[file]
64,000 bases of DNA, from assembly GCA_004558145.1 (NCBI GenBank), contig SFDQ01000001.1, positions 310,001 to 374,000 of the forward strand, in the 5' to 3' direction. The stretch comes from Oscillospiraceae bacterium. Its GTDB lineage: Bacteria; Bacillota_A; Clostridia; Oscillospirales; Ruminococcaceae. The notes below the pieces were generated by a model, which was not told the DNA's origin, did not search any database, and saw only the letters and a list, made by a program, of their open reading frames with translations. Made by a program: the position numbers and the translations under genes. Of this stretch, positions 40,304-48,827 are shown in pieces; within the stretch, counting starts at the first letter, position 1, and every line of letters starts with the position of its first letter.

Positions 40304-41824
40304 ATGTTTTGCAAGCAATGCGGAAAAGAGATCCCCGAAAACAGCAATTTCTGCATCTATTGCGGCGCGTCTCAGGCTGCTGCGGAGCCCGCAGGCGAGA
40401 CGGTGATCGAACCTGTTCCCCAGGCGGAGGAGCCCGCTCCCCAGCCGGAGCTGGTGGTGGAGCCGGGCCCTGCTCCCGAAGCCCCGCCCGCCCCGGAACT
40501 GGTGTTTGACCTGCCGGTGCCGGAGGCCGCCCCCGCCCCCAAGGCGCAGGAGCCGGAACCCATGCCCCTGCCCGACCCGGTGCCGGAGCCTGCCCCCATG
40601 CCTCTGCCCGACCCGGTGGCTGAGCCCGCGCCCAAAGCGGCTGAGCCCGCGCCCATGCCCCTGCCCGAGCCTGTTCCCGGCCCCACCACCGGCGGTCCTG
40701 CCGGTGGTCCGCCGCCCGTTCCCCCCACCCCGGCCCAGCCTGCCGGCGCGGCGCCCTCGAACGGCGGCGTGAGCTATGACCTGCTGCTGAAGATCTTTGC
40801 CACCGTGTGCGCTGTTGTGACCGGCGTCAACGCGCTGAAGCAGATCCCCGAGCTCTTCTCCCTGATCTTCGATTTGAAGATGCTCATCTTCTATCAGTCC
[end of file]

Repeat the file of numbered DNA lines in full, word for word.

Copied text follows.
64,000 bases of DNA, from assembly GCA_004558145.1 (NCBI GenBank), contig SFDQ01000001.1, positions 310,001 to 374,000 of the forward strand, in the 5' to 3' direction. The stretch comes from Oscillospiraceae bacterium. Its GTDB lineage: Bacteria; Bacillota_A; Clostridia; Oscillospirales; Ruminococcaceae. The notes below the pieces were generated by a model, which was not told the DNA's origin, did not search any database, and saw only the letters and a list, made by a program, of their open reading frames with translations. Made by a program: the position numbers and the translations under genes. Of this stretch, positions 40,304-48,827 are shown in pieces; within the stretch, counting starts at the first letter, position 1, and every line of letters starts with the position of its first letter.

Positions 40304-41824
40304 ATGTTTTGCAAGCAATGCGGAAAAGAGATCCCCGAAAACAGCAATTTCTGCATCTATTGCGGCGCGTCTCAGGCTGCTGCGGAGCCCGCAGGCGAGA
40401 CGGTGATCGAACCTGTTCCCCAGGCGGAGGAGCCCGCTCCCCAGCCGGAGCTGGTGGTGGAGCCGGGCCCTGCTCCCGAAGCCCCGCCCGCCCCGGAACT
40501 GGTGTTTGACCTGCCGGTGCCGGAGGCCGCCCCCGCCCCCAAGGCGCAGGAGCCGGAACCCATGCCCCTGCCCGACCCGGTGCCGGAGCCTGCCCCCATG
40601 CCTCTGCCCGACCCGGTGGCTGAGCCCGCGCCCAAAGCGGCTGAGCCCGCGCCCATGCCCCTGCCCGAGCCTGTTCCCGGCCCCACCACCGGCGGTCCTG
40701 CCGGTGGTCCGCCGCCCGTTCCCCCCACCCCGGCCCAGCCTGCCGGCGCGGCGCCCTCGAACGGCGGCGTGAGCTATGACCTGCTGCTGAAGATCTTTGC
40801 CACCGTGTGCGCTGTTGTGACCGGCGTCAACGCGCTGAAGCAGATCCCCGAGCTCTTCTCCCTGATCTTCGATTTGAAGATGCTCATCTTCTATCAGTCC